Saturday, August 16, 2014

Home, Sweet Home

There is a scene in Dances with Wolves in which Kevin Costner's character is being driven west to his new post by a wagoner. Along the way, they come across a broken down wagon and a skeleton. As Costner examines the skeleton, the wagoner approaches and laughs, "Somebody back East is saying, "Now why don't he write?" I have a demented sense of humor, so this is the only scene I remember, but I imagine you've all been thinking similar thoughts about me.

For the record, I am alive and well. Over the the last two weeks, we've been visiting my husband's relatives in Greece, and I've simply lacked an Internet connection. So instead of churning out blog entries, I've been working very hard at other things. I've been forced to hang with friends and family, dance, sing, eat way too much, drink some fantastic ouzo and various types of not-so-fantastic homemade rotgut (though the rotgut gets better with each glass), play tourist, and learn Greek. (Perhaps, "learning Greek" is too optimistic a way of describing my newly acquired communication skills. Mostly, I intertwined a few Greek words with a lot of monkey hand-signals. However, my DH's cousins and I communicated just fine that way.) All in all, it was a tough two weeks, I assure you.

Normally, all the decor is blue/white or teal/white. The splashes of yellow,
red and green in this street really caught my fancy.

Morning view from our rooftop patio in the islands.

Originally, we had planned to be away for three weeks, but some developments back home forced him (and consequently me) to cut our plans (including an excursion to Santorini) short. As much as I was enjoying myself, in the spirit of full disclosure, I have to say that I'm not entirely sad about shortening our trip. Greece is a fascinating country, and I was having a lovely time with family. However, if you ever plan a trip there, I highly recommend going earlier in the summer. I've been to Greece twice in August, and this is just not the month for a visit. Even in the islands, it's brutally hot this time of year (which, unfortunately, is the only time during the summer I'm willing to leave my hives). Every day, I'd wake up at 7am to draw our daily water from the village well and steal some alone time on the roof, and it would already be 85 deg. F (that's 29 deg. C for my European friends). Seriously, the nighttime temps were hotter than my daytime highs in New England. Beaches and frozen mojitos were the only things keeping me sane. The day after we left, they got a heat wave (really? what had we been experiencing?), and temperatures soared into the 100's, forcing even the Greeks inside. It seems we got out just in time.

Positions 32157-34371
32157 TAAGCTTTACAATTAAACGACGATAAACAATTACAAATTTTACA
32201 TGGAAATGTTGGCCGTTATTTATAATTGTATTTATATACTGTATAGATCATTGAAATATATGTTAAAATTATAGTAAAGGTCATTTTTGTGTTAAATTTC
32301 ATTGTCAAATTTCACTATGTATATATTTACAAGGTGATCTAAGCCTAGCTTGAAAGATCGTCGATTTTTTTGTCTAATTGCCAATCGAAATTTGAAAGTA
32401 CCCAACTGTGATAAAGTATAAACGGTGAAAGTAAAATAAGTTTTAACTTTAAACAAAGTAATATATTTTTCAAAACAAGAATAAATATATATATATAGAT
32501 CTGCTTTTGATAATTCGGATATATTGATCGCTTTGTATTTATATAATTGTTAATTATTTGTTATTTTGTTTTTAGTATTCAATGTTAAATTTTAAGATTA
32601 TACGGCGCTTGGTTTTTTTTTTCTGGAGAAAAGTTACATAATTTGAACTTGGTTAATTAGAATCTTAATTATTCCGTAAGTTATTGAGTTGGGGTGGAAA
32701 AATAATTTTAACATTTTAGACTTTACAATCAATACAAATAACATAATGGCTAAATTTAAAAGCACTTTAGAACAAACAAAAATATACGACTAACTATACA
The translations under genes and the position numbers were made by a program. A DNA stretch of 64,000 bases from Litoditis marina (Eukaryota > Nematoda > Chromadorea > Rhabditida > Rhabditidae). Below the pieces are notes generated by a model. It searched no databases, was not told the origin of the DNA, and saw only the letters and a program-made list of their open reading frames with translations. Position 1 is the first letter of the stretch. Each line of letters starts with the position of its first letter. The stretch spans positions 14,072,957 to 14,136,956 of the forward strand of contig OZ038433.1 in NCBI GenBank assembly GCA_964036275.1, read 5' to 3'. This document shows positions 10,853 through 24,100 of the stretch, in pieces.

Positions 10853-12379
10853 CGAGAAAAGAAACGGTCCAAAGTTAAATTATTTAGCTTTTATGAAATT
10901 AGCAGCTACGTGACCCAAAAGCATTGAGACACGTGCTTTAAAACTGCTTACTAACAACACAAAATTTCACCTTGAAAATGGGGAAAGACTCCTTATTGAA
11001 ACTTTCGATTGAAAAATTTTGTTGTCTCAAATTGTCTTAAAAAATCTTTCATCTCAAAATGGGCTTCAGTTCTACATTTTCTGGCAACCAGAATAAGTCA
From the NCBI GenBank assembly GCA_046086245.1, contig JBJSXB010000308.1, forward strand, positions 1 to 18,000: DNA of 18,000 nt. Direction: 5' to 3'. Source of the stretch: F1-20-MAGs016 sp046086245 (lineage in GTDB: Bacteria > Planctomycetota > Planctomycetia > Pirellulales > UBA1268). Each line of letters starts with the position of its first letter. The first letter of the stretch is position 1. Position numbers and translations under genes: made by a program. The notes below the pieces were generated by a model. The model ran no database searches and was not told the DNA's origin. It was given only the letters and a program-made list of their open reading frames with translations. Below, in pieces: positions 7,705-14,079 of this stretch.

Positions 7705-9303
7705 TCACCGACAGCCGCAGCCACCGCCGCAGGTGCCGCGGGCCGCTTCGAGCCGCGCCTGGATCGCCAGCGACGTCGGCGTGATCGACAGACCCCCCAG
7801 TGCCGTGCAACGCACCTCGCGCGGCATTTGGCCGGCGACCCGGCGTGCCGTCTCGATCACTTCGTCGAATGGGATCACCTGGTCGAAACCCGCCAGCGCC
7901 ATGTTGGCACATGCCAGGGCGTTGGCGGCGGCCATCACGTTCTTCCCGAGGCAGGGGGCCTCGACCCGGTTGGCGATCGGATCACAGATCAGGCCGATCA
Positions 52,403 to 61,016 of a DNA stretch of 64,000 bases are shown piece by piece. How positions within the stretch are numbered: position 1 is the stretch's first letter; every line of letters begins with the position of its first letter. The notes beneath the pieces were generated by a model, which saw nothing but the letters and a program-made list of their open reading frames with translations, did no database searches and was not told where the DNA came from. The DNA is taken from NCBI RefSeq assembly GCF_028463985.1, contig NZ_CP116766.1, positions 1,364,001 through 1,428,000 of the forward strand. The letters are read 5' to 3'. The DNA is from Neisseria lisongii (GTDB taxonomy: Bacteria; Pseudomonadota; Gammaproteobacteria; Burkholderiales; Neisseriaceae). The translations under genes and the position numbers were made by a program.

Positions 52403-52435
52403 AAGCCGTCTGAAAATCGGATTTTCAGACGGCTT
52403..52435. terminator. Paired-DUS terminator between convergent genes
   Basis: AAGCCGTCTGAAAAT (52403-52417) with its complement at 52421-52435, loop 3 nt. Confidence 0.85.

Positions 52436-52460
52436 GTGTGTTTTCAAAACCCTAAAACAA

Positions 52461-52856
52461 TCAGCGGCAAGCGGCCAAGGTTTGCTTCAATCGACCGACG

Apollonas, Naxos. The water really is that blue over there.

One thing I regret about coming home early is that I never got to tour a Greek apiary. While we were in the islands, I spied a large apiary and asked our friends, Stavros and Anda, who know everyone and everything about Naxos, about island apiculture. Stavros promised to talk to one of his friends and arrange a visit for me. Alas, we left on short notice, and I missed my opportunity.

Even though one can still see villagers on donkey,
I like how shepherding has been modernized.